Anne Voss-Bark Memorial Award 2019

In its fifth year, the Anne Voss-Bark Memorial Award 2019 is now open to students.

See below for details on this exciting award, and please share with any suitable students you may know.

What is the Anne Voss-Bark Memorial Award?

Set up by Salmon & Trout Conservation in collaboration with the Arundel Arms and Fario Club, the Anne Voss-Bark Memorial Award 2019 offers students:

  • One week work experience with the West Country Rivers Trust; learning catchment management and water science from the Trusts eminent scientists
  • Two day fly fishing course
  • Complimentary stay at the Arundell Arms hotel during the work experience
  • £250

The work experience for the winning student will be organised for this autumn.

Who is the Anne Voss-Bark Award open to?

The award is open to young fisheries or aquatic students and offers an unbeatable opportunity to study the practical elements of river restoration and management.

What does a previous winner say?

William Davison, winner of the 2018 award, and who is currently undertaking a PhD at the University of Exeter researching ‘using physiology to improve the sustainability of fish production in aquaculture’, said:

“Winning the Anne Voss Bark award was such a great and rewarding experience. Having grown up around the UK’s waterways I’ve always loved them but the opportunity to work with the West Country Rivers Trust for a week really gave me a deeper understanding of what a healthy river actually means and the work involved in protecting them.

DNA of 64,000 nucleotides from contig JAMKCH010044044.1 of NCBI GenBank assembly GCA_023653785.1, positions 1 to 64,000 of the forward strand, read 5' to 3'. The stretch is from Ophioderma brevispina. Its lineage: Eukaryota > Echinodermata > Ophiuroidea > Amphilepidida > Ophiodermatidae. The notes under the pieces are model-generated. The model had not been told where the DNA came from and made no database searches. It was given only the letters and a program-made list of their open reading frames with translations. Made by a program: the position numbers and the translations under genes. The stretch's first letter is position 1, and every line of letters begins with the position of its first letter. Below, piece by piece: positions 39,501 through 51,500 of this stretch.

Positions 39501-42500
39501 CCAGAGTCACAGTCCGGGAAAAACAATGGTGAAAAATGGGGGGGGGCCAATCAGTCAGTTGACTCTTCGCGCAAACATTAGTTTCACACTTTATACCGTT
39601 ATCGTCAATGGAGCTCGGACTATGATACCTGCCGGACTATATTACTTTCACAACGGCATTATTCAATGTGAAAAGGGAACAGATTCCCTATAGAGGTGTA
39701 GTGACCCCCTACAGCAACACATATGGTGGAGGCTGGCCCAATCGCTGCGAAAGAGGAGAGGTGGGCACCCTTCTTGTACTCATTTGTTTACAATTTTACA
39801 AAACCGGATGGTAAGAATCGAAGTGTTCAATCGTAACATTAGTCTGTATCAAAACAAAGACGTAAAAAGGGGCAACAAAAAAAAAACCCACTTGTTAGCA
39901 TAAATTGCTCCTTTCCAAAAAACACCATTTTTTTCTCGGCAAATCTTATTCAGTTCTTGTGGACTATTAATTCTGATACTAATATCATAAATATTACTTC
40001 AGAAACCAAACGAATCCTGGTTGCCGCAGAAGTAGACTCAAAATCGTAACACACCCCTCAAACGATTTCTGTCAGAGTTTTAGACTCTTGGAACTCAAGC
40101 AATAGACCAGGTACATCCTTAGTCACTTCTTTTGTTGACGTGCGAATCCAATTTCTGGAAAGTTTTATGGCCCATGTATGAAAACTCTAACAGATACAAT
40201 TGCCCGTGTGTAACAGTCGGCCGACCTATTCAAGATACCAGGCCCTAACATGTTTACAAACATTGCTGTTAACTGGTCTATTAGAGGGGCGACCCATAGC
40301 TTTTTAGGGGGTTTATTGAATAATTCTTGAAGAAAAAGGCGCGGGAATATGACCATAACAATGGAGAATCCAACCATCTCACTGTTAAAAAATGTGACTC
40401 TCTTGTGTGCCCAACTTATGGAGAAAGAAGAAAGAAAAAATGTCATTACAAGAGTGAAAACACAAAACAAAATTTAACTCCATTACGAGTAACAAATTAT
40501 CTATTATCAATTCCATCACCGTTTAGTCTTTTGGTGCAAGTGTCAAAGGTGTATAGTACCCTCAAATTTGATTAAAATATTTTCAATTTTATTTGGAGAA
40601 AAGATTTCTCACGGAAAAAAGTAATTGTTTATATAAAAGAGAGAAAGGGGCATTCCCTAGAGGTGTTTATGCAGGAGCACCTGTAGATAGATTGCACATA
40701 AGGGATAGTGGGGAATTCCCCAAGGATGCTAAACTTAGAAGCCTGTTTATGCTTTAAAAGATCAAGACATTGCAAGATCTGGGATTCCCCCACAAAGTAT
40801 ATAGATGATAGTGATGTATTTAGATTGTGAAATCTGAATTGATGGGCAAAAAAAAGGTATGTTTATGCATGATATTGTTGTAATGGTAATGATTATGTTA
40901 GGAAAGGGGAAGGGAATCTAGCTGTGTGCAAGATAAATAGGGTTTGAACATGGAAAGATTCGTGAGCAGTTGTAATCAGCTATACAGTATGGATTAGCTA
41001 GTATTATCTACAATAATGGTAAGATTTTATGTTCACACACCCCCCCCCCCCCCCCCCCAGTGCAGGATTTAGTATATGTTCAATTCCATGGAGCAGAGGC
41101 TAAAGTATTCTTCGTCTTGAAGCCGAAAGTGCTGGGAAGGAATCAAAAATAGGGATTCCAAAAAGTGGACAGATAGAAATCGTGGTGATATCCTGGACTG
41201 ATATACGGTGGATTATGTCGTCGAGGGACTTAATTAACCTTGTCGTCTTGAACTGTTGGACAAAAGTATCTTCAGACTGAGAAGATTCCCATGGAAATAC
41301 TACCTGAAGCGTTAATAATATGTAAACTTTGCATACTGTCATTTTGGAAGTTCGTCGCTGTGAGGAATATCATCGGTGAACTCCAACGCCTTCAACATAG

This award has also taught me a whole range of hugely valuable skills relating to the importance of outreach, stakeholder engagement and using a more holistic approach to conservation. Going forward I’m going to be able to carry these skills with me in my future PhD work related to promotion of sustainable aquaculture practices.”

Dr Janina Gray, Head of Science & Environmental Policy at S&TC, says,

“William is a perfect example of why this Award is such amazing opportunity for young fisheries and aquatic scientists to gain unbeatable insight into the world of water conservation, and putting theory into action”.

Who was Ann Voss-Bark?

Anne Voss-Bark was a dedicated conservationist and prominent hotelier. Her love of fly fishing made her aware of changes in the countryside detrimental to our rivers and fish. She worked tirelessly to see this demise reversed.

Anne was a strong supporter of the S&TC (then S&TA), the only UK fisheries campaigning charity. She was a Council Member, Vice Chairman and finally Vice President of the charity.